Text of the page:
6614F7C5-9135-41C4-B0A3-6A044C568D27 by wallace west, on Flickr
    92FB0720-37B9-45CC-8E89-EEF8CF721D69 by wallace west, on Flickr
    97ABB7A8-A670-4289-B6A6-A74E41C774BE by wallace west, on Flickr

    We were exhausted when we got to the car and rested the rods on the bike rack. Get changed and loaded up and as we pull out of the parking lot I notice the rods aren't in the car. U turned as the rubber is burning and rush back to the parking lot. The Orvis superfine bore the worst of it and must have been backed over with every section crunched. The reel is bent and won't spin so if someone thinks they can fix that let me know. Luckily my custom fiberglass rod escaped with some hairline cracks that don't appear to have gone all the way through. We took the superfine to the Orvis in Atlanta and they took care of us. I'll fish my custom until it breaks. It's mostly a brookie rod so as long as I avoid yanking on any trees or falling with it in my hand I think it will last a while longer. The trip ended on a high note and a low note at the same time but if I had it to do over again I don't think I would skip the day on the creek. Equipment can be replaced but days in the backcountry where you hardly see another soul come way too infrequently when located in Pensacola.

    Fly of the trip:
    C4C54040-2E3F-4A05-AA14-116059E9819D by wallace west, on Flickr

  2. #2
    Join Date
    Oct 2006
    Location
    Nashville,TN
    Posts
    400

    Default

    Good times. Thanks for sharing your story. Every trip is a unique story that unfolds in a multitude of ways.
    I think we all live with this notion: " In my family, there was no clear division between religion and fly fishing". -Norman Maclean, A River Runs Through It.

    "Great things are done when men and mountains meet." William Blake

  3. #3
    Join Date
    Nov 2007
    Location
    Louisville, TN
    Posts
    619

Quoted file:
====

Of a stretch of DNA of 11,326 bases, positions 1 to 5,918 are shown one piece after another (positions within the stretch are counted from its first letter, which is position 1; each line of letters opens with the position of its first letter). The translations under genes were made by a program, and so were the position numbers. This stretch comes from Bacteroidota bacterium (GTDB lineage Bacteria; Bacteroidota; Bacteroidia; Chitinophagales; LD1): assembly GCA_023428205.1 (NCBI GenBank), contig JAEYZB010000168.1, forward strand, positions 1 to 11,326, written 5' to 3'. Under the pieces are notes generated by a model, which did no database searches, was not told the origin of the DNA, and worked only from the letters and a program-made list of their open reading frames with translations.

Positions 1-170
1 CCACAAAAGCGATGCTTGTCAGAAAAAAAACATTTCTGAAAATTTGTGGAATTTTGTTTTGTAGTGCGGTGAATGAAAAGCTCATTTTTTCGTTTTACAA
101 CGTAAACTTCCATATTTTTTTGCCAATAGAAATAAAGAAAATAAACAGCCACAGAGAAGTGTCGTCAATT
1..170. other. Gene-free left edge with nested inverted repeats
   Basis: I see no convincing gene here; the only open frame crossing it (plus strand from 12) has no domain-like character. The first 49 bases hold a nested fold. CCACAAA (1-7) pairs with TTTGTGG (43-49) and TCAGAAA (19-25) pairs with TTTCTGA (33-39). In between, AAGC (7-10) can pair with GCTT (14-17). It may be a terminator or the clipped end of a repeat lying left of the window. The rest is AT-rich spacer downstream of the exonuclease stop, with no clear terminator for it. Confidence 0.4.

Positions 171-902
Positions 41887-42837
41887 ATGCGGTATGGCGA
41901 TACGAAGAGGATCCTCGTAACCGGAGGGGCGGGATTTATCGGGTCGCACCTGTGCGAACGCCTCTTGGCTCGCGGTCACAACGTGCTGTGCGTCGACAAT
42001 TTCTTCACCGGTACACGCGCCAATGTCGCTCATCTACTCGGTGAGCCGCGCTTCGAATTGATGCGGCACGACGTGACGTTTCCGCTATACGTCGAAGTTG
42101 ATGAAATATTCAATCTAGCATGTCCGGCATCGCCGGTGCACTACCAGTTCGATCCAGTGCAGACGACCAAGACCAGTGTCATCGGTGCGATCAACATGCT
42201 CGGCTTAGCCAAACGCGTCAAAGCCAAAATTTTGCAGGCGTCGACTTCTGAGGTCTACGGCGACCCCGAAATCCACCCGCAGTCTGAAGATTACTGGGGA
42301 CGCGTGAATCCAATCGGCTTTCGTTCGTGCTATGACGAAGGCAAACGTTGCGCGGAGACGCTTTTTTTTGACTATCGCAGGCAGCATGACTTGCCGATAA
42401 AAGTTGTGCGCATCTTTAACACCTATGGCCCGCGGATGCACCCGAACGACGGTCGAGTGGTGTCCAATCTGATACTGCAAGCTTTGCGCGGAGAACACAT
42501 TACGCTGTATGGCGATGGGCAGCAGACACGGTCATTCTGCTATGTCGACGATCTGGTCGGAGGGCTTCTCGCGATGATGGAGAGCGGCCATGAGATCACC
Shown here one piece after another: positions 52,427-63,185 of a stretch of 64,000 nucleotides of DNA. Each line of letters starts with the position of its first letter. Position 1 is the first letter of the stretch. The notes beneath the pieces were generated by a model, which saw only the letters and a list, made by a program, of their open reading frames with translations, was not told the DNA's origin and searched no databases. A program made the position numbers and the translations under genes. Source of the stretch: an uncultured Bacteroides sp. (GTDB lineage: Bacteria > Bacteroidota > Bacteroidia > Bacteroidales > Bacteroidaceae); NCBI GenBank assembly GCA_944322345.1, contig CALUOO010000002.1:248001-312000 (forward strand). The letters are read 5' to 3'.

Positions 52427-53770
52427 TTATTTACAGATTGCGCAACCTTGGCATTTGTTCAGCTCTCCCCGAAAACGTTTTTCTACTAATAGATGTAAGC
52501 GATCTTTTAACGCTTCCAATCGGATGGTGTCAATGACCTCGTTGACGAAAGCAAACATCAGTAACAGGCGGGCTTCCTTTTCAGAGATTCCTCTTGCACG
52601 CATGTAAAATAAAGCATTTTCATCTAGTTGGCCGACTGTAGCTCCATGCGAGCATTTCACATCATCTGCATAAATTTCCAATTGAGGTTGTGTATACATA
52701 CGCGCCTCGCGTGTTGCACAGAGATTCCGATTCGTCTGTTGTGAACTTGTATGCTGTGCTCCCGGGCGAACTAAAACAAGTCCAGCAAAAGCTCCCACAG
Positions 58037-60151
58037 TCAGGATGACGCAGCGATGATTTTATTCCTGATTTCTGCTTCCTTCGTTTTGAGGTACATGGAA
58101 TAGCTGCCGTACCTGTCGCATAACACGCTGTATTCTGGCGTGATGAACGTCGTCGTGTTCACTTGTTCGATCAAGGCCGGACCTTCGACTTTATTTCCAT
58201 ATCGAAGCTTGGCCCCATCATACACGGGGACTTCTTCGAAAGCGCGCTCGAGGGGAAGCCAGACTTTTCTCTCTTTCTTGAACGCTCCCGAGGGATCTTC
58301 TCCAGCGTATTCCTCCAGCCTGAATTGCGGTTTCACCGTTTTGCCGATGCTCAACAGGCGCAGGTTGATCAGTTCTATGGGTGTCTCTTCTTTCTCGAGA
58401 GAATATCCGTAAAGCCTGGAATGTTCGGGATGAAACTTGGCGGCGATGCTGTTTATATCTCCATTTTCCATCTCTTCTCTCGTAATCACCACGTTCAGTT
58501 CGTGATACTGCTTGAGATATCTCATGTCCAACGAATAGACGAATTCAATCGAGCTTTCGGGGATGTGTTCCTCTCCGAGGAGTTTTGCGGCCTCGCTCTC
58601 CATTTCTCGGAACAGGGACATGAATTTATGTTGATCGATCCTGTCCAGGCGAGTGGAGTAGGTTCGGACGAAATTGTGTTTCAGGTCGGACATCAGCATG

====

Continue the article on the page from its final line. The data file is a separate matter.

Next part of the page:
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    Nice trip!

  4. #4
    Join Date
    May 2007
    Location
    Halifax, VA
    Posts
    809

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    Wow!! Great trip! I'm headed back out in late September and hope to hit a couple of those spots. First though, we're headed down to coastal Carolina this weekend and next week and I'm going to have a swing (hopefully) at a few of those Reds.
    <(((>< In tribute to Ben, Duck Hunter extraordinaire, and man's best friend.

  5. #5
    Join Date
    Oct 2014
    Posts
    13

    Default

    This is a delayed response but thank you for posting this. Based on your description of day 4 I would assume you were on Kephart Prong, which is a great stream with lots of rainbows and the occasional nice brown. Ian Rutter’s book says there are brookies in Sweat Heifer Creek, a tributary of Kephart Prong. So if that’s where you were you may have been able to get your slam by just keep going upstream. I have often wondered if Grassy Branch and Hunters Creek are brookie streams (both are upstream extensions of Kephart Prong, with Hunters Creek being a feeder of Grassy Branch). If this is a don’t ask/don’t tell situation I apologize, but Kirk, Casada, and Rutter all include Kephart Prong in their books so I don’t think it’s any secret. By the way Kirk changed his recommendation of Kephart Prong from his first edition to his second edition, maybe in response to Casada’s favorable review, but none of the guides mention the fishing upstream of Sweat Heifer Creek (I could be wrong I’m speaking just from memory).